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Frazer ‘wanted match to GO AHEAD’

By Staff Reporter

BY evan short

Self-appointed loyalist leader Willie Frazer has denied the disturbances that saw the cancellation of the Crusaders Cliftonville game last weekend was a flag protest, and claimed he wanted the game to go ahead because he didn’t want to see politics “get into football”.

The Armagh activist told the North Belfast News he was only outside the ground because he had been asked by residents to attend after the PSNI moved to clear the road.

Hitting out at the “heavy handed” policing he said he witnessed, Willie said that “ongoing issues” with Cliftonville fans had sparked the protest, but conceded that some loyalists were protesting simply because they didn’t want nationalists in their area.

“I was at the City Hall and I got a phone call saying ‘Willie, would you come over because the police are being very heavy handed at a protest against the Cliftonville fans coming down through the estate.’ I don’t know the area but by the time I got over the police were starting to push people off the road. That’s what I seen.”

Denying the turnstiles had been blocked, Frazer said it was his understanding everyone wanted the game to go ahead.

“I did not see that – there was nobody stopping them getting into the ground. All I saw was a white line protest Seaview protests ‘were not flag protests’ and some people standing on the footpath. The ones stopping them getting in seemed to be the police.

“If someone had said move it would have been accommodated.”

Asked to explain what trouble had been caused in the past by Cliftonville fans walking to the ground, Willie said if “people do their research” they would find evidence.

“I’m not saying they shouldn’t walk down, but there has to be a reason local people are objecting – its not simply because they are nationalist.”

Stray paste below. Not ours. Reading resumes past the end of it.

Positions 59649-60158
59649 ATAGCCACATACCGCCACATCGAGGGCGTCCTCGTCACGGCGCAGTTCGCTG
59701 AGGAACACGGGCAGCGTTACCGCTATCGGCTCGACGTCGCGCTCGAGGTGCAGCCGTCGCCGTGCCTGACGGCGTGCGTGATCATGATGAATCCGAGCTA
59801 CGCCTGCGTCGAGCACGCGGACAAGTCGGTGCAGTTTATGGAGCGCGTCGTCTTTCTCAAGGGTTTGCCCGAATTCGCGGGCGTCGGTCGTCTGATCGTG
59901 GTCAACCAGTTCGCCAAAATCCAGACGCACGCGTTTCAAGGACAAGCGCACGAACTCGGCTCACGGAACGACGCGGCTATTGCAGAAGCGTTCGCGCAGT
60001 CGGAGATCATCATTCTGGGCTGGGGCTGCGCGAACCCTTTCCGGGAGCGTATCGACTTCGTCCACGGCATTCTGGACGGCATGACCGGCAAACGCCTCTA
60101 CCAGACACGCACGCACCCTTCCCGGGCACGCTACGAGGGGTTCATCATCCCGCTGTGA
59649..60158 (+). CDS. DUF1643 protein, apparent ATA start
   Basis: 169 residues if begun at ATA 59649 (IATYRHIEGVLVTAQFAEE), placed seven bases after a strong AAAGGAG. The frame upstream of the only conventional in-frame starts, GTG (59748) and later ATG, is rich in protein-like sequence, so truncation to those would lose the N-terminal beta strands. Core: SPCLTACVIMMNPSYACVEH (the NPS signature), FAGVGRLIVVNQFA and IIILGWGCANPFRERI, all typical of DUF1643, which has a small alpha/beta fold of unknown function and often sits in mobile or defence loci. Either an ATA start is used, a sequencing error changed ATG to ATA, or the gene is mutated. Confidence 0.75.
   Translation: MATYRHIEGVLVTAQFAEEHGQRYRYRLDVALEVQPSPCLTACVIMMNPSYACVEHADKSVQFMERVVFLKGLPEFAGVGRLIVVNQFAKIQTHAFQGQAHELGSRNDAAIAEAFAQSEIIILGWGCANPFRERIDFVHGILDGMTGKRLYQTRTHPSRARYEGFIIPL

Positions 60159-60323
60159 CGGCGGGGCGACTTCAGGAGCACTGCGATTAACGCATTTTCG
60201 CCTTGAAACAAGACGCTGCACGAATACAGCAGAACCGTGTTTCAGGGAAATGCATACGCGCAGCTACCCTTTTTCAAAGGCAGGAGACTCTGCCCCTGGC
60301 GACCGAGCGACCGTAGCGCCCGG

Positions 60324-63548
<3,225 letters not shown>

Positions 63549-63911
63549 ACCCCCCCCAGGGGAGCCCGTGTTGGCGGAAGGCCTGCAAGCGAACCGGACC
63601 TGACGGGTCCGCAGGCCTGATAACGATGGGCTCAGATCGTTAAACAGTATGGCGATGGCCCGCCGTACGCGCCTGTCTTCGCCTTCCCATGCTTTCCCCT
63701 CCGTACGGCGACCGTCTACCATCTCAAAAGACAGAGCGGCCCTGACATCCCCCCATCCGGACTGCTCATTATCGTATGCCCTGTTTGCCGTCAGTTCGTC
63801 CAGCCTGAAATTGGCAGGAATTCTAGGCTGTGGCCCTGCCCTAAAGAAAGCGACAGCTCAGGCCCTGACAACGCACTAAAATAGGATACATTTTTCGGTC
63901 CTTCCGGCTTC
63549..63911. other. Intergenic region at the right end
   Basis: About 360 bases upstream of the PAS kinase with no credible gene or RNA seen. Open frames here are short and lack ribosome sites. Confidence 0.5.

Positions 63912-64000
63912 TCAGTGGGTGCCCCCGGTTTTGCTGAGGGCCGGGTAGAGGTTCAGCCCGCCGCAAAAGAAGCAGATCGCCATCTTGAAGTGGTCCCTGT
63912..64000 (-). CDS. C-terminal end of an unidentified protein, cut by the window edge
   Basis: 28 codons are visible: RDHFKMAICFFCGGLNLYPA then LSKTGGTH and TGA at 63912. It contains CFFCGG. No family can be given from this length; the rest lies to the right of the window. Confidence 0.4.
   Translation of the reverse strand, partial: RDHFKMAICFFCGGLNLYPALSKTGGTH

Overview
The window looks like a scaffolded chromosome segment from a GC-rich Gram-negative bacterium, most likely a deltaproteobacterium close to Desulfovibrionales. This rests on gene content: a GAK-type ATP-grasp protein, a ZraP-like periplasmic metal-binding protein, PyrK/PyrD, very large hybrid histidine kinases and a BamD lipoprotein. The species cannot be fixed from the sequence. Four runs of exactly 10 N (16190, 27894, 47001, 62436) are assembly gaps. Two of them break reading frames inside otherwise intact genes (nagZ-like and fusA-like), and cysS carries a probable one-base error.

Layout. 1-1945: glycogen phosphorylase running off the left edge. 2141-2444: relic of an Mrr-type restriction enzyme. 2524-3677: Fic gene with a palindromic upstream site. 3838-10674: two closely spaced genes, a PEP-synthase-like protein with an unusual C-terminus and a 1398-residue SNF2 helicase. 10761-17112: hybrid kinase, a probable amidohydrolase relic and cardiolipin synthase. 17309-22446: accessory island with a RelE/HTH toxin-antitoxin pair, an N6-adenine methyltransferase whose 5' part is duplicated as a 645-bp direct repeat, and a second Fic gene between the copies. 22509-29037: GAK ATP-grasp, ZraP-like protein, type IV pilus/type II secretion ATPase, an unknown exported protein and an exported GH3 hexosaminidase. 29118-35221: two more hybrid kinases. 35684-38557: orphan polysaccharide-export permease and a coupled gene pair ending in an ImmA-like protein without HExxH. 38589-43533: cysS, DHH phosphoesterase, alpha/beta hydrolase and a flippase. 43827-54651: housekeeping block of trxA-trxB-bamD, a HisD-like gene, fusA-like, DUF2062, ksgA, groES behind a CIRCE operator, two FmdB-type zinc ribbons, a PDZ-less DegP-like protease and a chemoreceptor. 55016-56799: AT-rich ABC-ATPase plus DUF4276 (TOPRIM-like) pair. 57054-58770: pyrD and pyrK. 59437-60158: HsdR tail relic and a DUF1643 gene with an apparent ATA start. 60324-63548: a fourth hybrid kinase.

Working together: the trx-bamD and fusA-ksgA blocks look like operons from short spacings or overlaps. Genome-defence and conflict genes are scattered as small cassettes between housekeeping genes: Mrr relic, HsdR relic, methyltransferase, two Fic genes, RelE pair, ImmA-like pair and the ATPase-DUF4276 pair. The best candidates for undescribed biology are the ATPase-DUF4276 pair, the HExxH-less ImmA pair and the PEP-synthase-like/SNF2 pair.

Challenged as to whether this was the only reason for some of the protesters, Frazer conceded that it was “probably” the case.

“Yeah, probably being realistic and truthful.”

He also went on to reject the coordinated work done by both clubs to address residents’ concerns and to ensure that the match passed off peacefully..

“A very large number of local people are annoyed. The best way to proceed with this is to confront it and not try and blame (the protesters). There needs to be a genuine attempt to resolve the matter.”

He said those residents who took part in the engagement with Crusaders should speak to Saturday’s protesters whom he said must have been left out of the process.

Quizzed on the possibility of a future protest at a rescheduled fixture the flag protester said he would be there if called upon, but it was his hope the game would go ahead.

“These people protesting are Crusaders fans and they want to see the game go ahead.”

A PSNI statement rejected Willie Frazer’s claims stating that protesters were asked to move, and action was only taken when they refused to do so.

“On Saturday afternoon a small group of people chose to conduct a white line protest at the Crusader’s Football ground. After approximately 40 minutes they were asked to move away from the ground to ensure that fans were able to enter Seaview unhindered.

“Despite intensive efforts by police and football officials to negotiate a peaceful outcome, the protest did not move and as a consequence police had to move the protestors to ensure the safety of fans. As they did so, a number of protestors began to violently resist the police, and officers were attacked with bottles and other missiles. Upon learning of the public disorder, the two clubs advised police that the game would not proceed.”

Noone from Cliftonville FC or Crusaders FC was available to comment.

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